The exit dilemma
Deepak Nayyar | Economist & former Vice Chancellor, University of Delhi
The Indian Express
Nayyar writes that while an exit from the lockdown poses a “real dilemma” for governments, it must be recognised that the “health of people and the health of an economy are interdependent”. Nayyar argues that the social and economic consequences of the lockdown have been severe with 90 per cent of the workforce consisting of self-employed, casual workers on daily wages, and informal workers losing their livelihood.
The writers suggest that economic activity in green zones and in districts with no infections, can be resumed and the orange zone districts can be included as they turn green.
A new line of action
Ram Madhav | National general secretary, BJP and director, India Foundation
The Indian Express
Madhav argues that this coronavirus pandemic “threatens to undo the world order” with countries becoming “authoritarian”, political scientists predicting the rise of a more closed “narrow-nationalist world” and economists writing off globalisation and free trade. The BJP leader says that India has set an example of “democratic activism” in fighting the Covid-19 challenge and that Modi has displayed calmness and optimism even in the face of “deliberate acts of provocation” and “misinformation”.
Coping with today, planning for tomorrow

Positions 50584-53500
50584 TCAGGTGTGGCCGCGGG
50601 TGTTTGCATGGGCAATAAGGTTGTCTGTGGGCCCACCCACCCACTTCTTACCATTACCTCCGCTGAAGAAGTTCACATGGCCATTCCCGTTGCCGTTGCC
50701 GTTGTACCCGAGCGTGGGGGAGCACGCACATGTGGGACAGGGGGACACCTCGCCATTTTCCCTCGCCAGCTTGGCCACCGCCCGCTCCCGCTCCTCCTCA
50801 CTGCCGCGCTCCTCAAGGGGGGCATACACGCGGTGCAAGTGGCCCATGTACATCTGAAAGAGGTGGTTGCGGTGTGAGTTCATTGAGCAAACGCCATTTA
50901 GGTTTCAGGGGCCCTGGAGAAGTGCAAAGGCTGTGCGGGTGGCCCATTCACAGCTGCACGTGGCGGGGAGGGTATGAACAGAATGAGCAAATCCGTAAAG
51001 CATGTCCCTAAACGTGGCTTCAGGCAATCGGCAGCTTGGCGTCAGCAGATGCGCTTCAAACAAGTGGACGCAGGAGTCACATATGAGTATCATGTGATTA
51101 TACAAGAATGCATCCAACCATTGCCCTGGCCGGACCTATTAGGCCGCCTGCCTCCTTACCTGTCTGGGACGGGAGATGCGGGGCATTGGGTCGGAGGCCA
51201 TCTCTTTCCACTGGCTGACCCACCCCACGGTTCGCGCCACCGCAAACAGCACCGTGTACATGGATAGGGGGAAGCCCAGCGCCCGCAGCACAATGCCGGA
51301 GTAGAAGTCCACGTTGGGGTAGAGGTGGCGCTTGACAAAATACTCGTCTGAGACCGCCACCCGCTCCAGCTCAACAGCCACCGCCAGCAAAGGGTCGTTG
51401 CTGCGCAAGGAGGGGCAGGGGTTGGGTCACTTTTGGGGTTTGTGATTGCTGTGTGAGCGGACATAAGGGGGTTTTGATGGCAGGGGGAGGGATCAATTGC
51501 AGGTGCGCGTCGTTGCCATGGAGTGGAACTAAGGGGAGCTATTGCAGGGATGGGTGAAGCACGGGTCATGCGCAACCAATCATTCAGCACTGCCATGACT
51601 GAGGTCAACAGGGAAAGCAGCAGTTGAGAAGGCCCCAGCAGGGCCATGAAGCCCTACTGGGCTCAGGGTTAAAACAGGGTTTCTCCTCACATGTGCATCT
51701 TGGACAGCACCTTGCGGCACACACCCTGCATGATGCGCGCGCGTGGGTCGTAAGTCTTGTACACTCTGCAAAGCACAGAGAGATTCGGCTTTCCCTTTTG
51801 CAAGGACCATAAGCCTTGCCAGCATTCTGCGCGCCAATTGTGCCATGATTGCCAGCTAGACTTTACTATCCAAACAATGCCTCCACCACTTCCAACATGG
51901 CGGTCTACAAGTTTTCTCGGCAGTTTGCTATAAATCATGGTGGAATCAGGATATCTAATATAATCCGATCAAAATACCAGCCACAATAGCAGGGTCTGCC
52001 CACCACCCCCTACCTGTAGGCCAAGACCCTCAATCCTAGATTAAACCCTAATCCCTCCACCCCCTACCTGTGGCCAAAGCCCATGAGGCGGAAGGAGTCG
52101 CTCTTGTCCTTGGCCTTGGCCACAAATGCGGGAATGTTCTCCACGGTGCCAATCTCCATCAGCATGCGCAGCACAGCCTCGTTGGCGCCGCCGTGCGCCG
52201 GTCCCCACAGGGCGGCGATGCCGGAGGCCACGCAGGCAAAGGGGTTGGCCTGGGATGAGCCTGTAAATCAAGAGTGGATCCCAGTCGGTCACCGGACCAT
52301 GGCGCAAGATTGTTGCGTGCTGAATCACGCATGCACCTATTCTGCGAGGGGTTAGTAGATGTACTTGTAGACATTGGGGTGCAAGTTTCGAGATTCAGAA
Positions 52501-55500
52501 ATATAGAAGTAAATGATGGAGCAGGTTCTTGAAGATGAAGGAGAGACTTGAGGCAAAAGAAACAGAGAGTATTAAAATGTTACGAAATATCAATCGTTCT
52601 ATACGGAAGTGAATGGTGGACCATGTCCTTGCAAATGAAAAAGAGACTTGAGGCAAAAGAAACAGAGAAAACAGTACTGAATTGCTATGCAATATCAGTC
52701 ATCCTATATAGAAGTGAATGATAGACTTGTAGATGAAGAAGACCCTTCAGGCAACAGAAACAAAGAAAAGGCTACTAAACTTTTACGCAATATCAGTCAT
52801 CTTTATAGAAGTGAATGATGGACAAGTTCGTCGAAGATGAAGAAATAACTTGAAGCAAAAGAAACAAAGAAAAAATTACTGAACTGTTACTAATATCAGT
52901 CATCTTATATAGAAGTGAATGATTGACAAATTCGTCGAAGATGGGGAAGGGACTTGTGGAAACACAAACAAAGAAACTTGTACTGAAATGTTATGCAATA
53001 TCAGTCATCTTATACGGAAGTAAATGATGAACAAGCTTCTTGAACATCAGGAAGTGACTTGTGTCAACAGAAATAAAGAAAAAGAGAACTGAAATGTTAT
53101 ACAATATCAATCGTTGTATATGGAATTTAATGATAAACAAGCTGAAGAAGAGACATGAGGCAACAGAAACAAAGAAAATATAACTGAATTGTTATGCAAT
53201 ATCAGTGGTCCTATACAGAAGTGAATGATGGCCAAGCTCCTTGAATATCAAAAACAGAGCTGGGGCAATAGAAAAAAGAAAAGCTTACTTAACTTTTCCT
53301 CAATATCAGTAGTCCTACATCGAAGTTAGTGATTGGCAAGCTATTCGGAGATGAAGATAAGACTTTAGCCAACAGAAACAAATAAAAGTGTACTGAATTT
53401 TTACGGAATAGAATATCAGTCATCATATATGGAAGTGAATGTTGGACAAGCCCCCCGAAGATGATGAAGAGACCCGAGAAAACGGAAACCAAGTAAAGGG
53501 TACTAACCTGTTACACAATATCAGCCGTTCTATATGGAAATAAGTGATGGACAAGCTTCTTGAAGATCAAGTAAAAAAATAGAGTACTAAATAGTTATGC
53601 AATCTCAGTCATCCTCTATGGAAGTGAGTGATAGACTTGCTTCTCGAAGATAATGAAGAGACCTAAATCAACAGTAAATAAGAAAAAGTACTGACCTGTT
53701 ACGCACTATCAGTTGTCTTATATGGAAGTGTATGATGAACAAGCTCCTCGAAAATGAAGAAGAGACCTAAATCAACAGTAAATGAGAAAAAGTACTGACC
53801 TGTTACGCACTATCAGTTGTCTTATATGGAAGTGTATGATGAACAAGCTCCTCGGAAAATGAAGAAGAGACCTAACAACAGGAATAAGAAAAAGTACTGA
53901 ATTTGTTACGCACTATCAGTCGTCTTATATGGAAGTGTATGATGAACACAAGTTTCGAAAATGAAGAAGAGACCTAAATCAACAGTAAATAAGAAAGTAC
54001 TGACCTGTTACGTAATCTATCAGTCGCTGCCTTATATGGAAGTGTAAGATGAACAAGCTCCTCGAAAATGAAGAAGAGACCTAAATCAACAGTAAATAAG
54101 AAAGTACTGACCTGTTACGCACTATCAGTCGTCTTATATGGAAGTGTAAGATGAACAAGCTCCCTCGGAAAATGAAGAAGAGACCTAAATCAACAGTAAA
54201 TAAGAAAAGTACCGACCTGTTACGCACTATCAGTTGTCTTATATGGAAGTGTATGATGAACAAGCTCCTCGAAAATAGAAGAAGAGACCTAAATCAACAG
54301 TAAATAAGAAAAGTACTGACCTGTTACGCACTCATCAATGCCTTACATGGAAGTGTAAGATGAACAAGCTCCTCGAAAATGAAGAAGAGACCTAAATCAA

Ramasubramaniam | Consultant, Infectious Diseases, Apollo Hospital, and Director, Capstone Clinic
Aruna Mohan | Consultant Paediatric Dentist, and Director, Capstone Dental Care
The writers note that the national lockdown has only helped to slow down the spread of the infections and has done little to eradicate it. They write that the flattening of the curve has only given the health system a breather in order to prepare for the “onslaught of the virus” and that “real problem” will start after the lockdown is lifted. They write that both partial and periodic lockdowns for weeks will lead to massive unemployment and recession and even when the lockdown is removed, several industries might not revive for upto a year.
Falling sick together: Covid-19 pandemic has immensely boosted the case for Universal Healthcare
Dipankar Gupta | Former professor at Jawaharlal Nehru University
The Times of India
Gupta argues that universal healthcare was never an option before in India, but with the coronavirus crisis has given a strong boost to the case for universal healthcare. He notes that strong private healthcare systems in developed countries such as the US and UK have also crumbled in the face of this pandemic. He says that in the end, public servants come to rescue. “Pandemics extract a terrible price but they teach us a fundamental lesson. When we fall sick together we realise the true value of staying connected,” concludes Gupta.
Covid-19: An opportunity to overhaul green policies
Bharati Chaturvedi | Founder and director, Chintan Environmental Research
Ashish Chaturvedi | Action Group + Director, Climate Change, GIZ, India